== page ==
We have seen the impact of lockdowns on the mental health of the most isolated. It is foolish to think that physical and mental health can be separated from spiritual health, that is, from a trusting relationship with our Heavenly Father. We think of Jesus and his most profound moments of doubt and anguish in the Garden of Gethsemane and on the Cross. What the Gospels seem to record as an experience of total abandonment: ”My God, my God, why have you forsaken me?“(Psalm 22:1) is, in fact, a hymn of deliverance and victory which Jesus prayed on the Cross—something we can only understand if we continue reading the psalm: “You who fear the Lord, praise him! All you offspring of Jacob, glorify him, and stand in awe of him, all you offspring of Israel! For he has not despised or abhorred the affliction of the afflicted, and he has not hidden his face from him, but has heard, when he cried to him.” (Psalm 22:23-24). Yes, our Lord experienced human anguish and pain, but ultimately his relationship with the Father is what gave Him the courage to fully accept and drink His Cup. And in His Resurrection he leaves us, even in the darkest of days, a shining light at the end of the tunnel.
On this day that the Lord has made, let us not be sad, but full of joy and confidence in the victory that is already ours. In the Easter homily delivered by the famous Church Father, St. John Chrysostom (the “Golden-mouthed”), Archbishop of Constantinople (397-405), which we customarily read on Eastern morning, he encourages us: “Let no one fear death, for the Saviour’s death has set us free. He that was held prisoner of it has annihilated it.” Having encountered Christ, Hell is described as abolished, mocked, slain, overthrown, bound in chains: “It took a body, and met God face to face. It took earth, and encountered Heaven. It took that which was seen, and fell upon the unseen.”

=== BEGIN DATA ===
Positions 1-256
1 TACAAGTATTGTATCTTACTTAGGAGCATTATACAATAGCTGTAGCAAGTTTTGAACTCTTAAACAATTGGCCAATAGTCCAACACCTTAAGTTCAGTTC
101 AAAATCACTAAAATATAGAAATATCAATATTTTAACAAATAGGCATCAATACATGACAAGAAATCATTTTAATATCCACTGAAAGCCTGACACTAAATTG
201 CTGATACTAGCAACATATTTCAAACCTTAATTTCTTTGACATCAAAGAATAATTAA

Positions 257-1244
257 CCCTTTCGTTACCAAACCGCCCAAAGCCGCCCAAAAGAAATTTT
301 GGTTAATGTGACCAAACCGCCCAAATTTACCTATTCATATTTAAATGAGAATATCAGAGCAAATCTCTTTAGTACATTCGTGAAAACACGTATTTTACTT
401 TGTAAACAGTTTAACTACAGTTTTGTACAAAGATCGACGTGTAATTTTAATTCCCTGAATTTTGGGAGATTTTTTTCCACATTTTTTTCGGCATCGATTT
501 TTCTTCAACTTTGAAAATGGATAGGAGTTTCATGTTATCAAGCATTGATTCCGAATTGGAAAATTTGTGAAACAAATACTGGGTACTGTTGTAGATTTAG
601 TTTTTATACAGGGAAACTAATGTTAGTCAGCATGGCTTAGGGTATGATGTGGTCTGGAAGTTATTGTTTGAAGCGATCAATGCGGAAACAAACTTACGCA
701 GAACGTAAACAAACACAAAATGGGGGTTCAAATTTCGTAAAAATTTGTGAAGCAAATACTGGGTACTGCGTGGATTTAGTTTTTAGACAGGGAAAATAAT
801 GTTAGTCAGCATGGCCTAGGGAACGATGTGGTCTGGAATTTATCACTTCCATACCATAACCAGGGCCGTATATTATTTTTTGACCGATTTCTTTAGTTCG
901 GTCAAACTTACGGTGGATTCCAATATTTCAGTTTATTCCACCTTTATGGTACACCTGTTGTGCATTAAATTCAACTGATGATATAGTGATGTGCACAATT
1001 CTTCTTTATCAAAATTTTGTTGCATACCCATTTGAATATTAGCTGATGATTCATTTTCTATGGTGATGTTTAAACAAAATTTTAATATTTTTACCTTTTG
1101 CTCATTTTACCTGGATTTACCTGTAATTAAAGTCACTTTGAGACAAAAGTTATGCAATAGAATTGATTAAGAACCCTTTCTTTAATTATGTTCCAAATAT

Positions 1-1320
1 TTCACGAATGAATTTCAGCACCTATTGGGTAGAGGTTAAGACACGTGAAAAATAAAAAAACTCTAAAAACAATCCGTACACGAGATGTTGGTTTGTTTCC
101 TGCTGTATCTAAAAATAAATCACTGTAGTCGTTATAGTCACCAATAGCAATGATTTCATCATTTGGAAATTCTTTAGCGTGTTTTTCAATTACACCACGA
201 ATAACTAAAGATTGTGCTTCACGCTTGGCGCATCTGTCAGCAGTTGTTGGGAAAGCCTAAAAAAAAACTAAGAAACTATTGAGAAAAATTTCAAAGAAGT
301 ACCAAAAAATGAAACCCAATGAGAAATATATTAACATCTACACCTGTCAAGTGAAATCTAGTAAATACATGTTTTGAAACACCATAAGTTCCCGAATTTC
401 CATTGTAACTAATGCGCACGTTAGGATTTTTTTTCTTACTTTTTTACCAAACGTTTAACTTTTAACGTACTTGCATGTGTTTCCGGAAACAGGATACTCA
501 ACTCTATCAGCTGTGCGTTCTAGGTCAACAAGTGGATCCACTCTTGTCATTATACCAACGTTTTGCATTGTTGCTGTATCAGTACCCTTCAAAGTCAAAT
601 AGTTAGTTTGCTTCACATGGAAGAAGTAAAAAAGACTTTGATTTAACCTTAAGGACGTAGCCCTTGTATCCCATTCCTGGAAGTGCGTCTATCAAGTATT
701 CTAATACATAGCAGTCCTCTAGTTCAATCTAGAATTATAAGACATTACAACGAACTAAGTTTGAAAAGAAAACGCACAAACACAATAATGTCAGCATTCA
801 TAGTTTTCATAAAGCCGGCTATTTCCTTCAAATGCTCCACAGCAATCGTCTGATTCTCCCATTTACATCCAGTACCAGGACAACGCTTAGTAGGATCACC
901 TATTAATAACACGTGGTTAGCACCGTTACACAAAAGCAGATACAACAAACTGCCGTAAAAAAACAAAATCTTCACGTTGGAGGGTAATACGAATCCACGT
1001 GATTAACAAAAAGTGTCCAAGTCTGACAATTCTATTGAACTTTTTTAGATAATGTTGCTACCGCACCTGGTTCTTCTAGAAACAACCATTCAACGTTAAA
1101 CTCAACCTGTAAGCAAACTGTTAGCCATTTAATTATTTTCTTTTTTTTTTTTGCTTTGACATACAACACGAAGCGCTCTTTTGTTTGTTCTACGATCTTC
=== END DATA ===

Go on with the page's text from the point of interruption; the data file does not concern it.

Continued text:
Quoting St. Paul, “O death, where is your victory? O death, where is your sting?” (1 Cor 15:55), in a final crescendo, over and over, Chrysostom repeats the customary Easter greeting “Christ is risen!”, explaining ever deeper the fullness of our salvation: “you [Hades] are overthrown… the demons are fallen… the angels rejoice… life reigns… the tomb is emptied of the dead.”
Dear Sisters and Brothers, we the Ukrainian Greek Catholic Hierarchs of Western Europe are united with you, as together with you we sing “Christ is Risen! Indeed, He is Risen!” May the joy of this Feast of Feasts fill the hearts of all. May your festive tables be laden with our traditional Easter foods, and your homes be filled with the blessing of peace and good health.
The blessing of the Risen Lord, the love of God the Father, and the fellowship of the Holy Spirit be with you all!
Christ is Risen! Indeed He is Risen!
Given in London, Munich, Rome, Paris & Kyiv
on 25 March / 7 April 2021 on the Feast of the Annunciation
+ Kenneth Nowakowski
Bishop of the Eparchy of the Holy Family of London
+ Dionisio Lachovicz
Apostolic Exarch for Ukrainian Catholics of the Byzantine Rite in Italy
+ Petro Kryk
Apostolic Administrator for Ukrainians in Germany and Scandinavia
+ Hlib Lonchyna
Apostolic Administrator of the Eparchy of St Volodymyr in Paris
+ Bohdan Dzyurakh
Apostolic Exarch Elect for Ukrainians in Germany and Scandinavia
+ Stepan Sus
Head of the Pastoral Missions department of the Patriarchal Curia